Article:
In the apparatus of the present invention, the exhaust combustion gases discharged from an incinerator (not shown) are introduced into the boiler 1, and their temperature is lowered to 250 to 400°C by the recovery of heat. Subsequently, the temperature of the exhaust gases is lowered to 120 - 250°C suitable for the bag filter 3, and the exhaust gases are introduced to the bag filter 3. Meanwhile, the slaked lime and the mixture of activated carbon and the auxiliary agent which are respectively supplied from the slaked-lime supplying apparatus 6 and the mixture supplying apparatus 7 are sprayed into the flue 5 at an inlet of the bag filter 3 through the conveying tubes 8 and 9, respectively, and are introduced into the bag filter 3.
    The exhaust gases containing hazardous materials, slaked lime, and the mixture of activated carbon and the auxiliary agent which are introduced into the bag filter 3 are sufficiently brought into contact with each other in the filtration and dust collection process in the flue 5 at the inlet of the bag filter 3 and at the cloth surface of the bag filter 3, and mercury and dioxins contained in the exhaust gases are removed by the adsorbing action of activated carbon. At this time, since acid gases such as HCl and SOx are eliminated by slaked lime, the exhaust gases are clarified sufficiently by the bag filter 3. The clarified exhaust gases after emerging from the bag filter 3 are emitted to the atmosphere from the stack 4.
    A more detailed description will be given of the various parts of the apparatus of this embodiment described above.
    The temperature for treating the exhaust gases by the bag filter 3 should preferably be a low temperature at 200°C or less in order to enhance the efficiency for removal of acid gases and the effect of adsorption of mercury and dioxins. However, if this temperature is set to 150°C or less, it approaches the acid dew point, and corrosion of the apparatus unfavorably occurs, so that it is preferable to lower the temperature within the range in which the corrosion or the like of the apparatus does not occur.
    Another heat recovering means may be used instead of the temperature reducing tower 2 or the temperature reducing tower 2 may be omitted if the exhaust-gas temperature suitable for the bag filter 3 can be attained.
    The position where slaked lime and the mixture of activated carbon and the auxiliary agent are sprayed, i.e., the position of connection of the conveying tubes 8 and 9, may be at any position insofar as the sprayed powders are deposited on the filter cloth, and the position may be in the flue 5 at the inlet of the basic absorbent 3, may be located directly at the basic absorbent 3 without the intervention of the flue 5, or may be in the flue 5 at the inlet of the temperature reducing tower 2. However, in the case where the conveying tubes 8 and 9 are connected to the flue 5 at the inlet of the temperature reducing tower, such a connection is relatively unfavorable since there are cases where the powder mixture of slaked lime and the adsorbent partially drops and is lost due to the inertial force. To reduce the loss of the aforementioned mixture until reaching the basic absorbent 3, it is preferable to connect the conveying tubes 8 and 9 to the flue 5 immediately before the basic absorbent 3 or to an upper portion of the basic absorbent 3.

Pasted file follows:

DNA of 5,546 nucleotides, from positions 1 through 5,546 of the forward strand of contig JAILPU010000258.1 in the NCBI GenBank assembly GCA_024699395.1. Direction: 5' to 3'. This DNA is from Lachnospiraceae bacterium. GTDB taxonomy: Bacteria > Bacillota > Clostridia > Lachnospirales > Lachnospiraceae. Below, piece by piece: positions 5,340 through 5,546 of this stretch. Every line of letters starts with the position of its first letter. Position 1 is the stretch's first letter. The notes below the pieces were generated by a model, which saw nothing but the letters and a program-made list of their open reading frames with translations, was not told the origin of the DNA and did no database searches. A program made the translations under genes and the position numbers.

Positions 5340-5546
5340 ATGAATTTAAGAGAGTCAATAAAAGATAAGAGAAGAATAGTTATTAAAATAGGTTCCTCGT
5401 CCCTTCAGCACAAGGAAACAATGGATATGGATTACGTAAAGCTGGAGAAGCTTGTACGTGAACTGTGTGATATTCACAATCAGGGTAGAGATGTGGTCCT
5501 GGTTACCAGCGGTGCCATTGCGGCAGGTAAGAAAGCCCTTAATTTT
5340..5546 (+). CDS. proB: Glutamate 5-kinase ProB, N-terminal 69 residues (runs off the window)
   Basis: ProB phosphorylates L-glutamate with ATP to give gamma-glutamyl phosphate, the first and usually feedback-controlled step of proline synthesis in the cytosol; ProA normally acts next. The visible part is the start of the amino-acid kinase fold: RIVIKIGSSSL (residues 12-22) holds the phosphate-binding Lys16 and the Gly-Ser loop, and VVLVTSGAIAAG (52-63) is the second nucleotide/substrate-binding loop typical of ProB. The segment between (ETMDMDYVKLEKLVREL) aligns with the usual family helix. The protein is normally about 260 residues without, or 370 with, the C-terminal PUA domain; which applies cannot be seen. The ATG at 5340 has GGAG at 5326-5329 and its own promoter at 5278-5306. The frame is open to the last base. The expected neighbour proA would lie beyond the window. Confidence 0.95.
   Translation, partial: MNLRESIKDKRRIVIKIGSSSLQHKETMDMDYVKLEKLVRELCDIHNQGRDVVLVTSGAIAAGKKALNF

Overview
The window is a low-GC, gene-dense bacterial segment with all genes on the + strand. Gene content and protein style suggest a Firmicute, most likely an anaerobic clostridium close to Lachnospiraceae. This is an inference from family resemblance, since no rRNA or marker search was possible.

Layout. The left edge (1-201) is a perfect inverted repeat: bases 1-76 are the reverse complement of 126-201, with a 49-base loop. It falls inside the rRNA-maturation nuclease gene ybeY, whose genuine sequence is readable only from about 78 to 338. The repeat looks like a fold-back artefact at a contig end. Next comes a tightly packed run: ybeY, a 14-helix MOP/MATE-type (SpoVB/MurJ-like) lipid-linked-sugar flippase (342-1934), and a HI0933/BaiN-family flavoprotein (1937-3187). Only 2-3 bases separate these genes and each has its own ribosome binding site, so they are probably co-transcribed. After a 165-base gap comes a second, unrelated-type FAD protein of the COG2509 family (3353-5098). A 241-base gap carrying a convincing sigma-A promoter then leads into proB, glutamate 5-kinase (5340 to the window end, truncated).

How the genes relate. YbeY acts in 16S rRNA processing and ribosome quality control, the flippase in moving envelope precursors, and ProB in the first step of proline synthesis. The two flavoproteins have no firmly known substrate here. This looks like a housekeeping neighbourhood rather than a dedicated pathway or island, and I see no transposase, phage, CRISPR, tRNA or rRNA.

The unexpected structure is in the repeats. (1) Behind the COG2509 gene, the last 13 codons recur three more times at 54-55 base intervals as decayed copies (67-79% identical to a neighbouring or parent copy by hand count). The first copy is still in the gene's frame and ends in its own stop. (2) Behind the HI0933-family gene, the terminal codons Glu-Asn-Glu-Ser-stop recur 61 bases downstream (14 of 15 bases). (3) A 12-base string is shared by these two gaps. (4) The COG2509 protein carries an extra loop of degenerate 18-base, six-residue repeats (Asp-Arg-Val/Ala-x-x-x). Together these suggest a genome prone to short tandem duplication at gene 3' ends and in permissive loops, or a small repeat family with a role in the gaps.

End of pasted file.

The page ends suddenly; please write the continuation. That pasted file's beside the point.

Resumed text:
The slaked-lime supplying apparatus 6 and the activated carbon/auxiliary agent mixture supplying apparatus 7 are each provided with a silo for storing the powder, a fixed-amount supplying machine such as a table feeder for dispensing the powder in a fixed amount, a blower or an air compressor for producing air for pneumatic conveyance, and a conveying tube for pneumatically conveying the powder. However, the slaked-lime supplying apparatus 6 and the mixture supplying apparatus 7 may be of any types insofar as requirements for the powder such as slaked lime to be easily sprayed into the exhaust gases can be satisfied,
    As for the setting of the amount of spraying by the slaked-lime supplying apparatus 6, it is possible to cite, among others, a method in which the spraying amount is set in correspondence with the concentrations of acid gases prior to treatment, and a method in which the spraying amount is set appropriately so that the concentrations of acid gases are lowered to predetermined levels or less by detecting the concentrations of acid gases in the exhaust gases after treatment. However, the setting method and the method of controlling the concentrations in exhaust gases are not particularly restricted.